At the beginning of July, it was announced that a team of Bulgarian archaeologists had uncovered the remains of an early Neolithic settlement, dating back 8000 years, in the Slatina neighbourhood of Bulgaria’s capital city Sofia.
It has long been known by archaeologists that the oldest human settlement in Sofia was in Slatina.
In recent days, archaeologists had come across the remains of two burnt houses, of an impressive size for the age. The head of research, Professor Vassil Nikolov, said that the structures were 150 square metres, with three rooms and two additional business premises.
Recently a very large Merovingian cemetery was discovered. With more than 600 graves the medieval archaeologists from INRAP are excited.
This summer, as part of the construction of a school in the village of Monchy-Lagache east of Amiens in Somme, an archaeological evaluation has – as is required by French law – been carried out . Huge was the amazement, when the archaeologists found a unique cemetery.
McKenna McFadden, an Irish American film and television major at New York University, is in Dublin for the summer with an NYU program. She was walking on the shore of Oney Island in Connemara in the west of Ireland this week when something sitting in the sand caught her eye. Little did she think it would be a rare artifact from the 12th century. The NYU Dublin group was being led on a tour of the island by the Connemara-based archaeologist Michael Gibbons. As McFadden told IrishCentral, “I had been looking at some rabbit burrows with my friend while on a tour of the island lead by archaeologist Michael Gibbons. When stepping back from the burrows, I looked down and saw the back of the brooch and picked it up. Read the rest of this article...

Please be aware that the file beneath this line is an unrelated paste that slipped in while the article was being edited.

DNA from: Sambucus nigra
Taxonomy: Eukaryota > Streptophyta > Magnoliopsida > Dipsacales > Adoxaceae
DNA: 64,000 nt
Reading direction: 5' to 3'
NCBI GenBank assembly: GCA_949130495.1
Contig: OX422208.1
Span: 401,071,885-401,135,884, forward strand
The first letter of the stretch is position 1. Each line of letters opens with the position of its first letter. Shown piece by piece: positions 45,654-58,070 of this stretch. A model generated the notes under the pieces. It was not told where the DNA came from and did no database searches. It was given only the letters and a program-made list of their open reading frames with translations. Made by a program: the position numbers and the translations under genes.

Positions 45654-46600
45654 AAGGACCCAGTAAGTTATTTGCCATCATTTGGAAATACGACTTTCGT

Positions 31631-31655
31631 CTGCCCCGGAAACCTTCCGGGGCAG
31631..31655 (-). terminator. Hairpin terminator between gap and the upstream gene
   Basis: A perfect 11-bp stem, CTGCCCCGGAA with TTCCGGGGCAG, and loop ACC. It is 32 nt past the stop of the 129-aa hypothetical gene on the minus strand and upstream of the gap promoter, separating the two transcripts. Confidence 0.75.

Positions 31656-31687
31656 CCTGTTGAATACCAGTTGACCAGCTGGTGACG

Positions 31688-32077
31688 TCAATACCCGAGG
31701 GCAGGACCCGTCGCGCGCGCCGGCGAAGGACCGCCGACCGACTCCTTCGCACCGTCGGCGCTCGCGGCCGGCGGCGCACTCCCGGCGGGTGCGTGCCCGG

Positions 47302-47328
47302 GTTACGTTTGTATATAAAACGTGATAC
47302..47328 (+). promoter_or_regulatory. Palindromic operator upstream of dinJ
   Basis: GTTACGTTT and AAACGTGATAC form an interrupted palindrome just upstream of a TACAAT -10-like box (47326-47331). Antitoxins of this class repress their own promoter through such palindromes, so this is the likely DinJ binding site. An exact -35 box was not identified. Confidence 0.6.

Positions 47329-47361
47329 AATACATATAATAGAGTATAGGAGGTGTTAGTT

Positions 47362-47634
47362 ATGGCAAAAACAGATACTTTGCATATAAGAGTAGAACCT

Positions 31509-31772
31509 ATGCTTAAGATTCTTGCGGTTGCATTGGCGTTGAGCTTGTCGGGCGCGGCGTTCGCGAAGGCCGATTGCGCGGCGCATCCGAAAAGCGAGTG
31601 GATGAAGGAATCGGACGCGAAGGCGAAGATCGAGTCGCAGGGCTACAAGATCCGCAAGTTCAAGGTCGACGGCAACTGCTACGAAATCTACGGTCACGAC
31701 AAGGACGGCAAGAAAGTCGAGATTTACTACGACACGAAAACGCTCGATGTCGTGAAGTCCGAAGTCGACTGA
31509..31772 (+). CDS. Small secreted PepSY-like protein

A beautifully crafted miniature bronze figure of the Roman goddess Ceres was found by volunteers from the WallQuest community archaeology project and the Earthwatch Institute at Arbeia Roman Fort, South Shields.
The figure of the Roman goddess Ceres uncovered in South Shields
[Credit: Arbeia Fort]
The artifact thought to be a mount from a larger piece of furniture. Ceres was the goddess of agriculture, grain and fertility which is a highly appropriate goddess for Arbeia because it was a supply base where thousands of tons of grain were stored in granaries to feed the army stationed along Hadrian’s Wall. This is the second goddess that the WallQuest project has found at Arbeia in two years. In 2014, a local volunteer found a carved stone head of a protective goddess, ortutela. Read the rest of this article...
A team of Duke scholars and students spent this summer at two historic sites in Italy and made significant discoveries. The team, based in part in the dig@lab, a digital laboratory run by Maurizio Forte, a professor of classical studies and art, art history and visual studies, discovered two Roman Empire-era facilities, a public building and an amphitheater. The project team included Duke faculty members Bill Seaman, David Johnson, Todd Berreth and Regis Kopper, as well as Nevio Danelon, a post-doctoral fellow; Katherine McKusker, PhD student; Benedict Parfit, an undergraduate student. Everette Newton, who works with Duke's Nicholas School of the Environment's marine lab, piloted the drone used in the excavation. The team also included scholars from other universities. Read the rest of this article...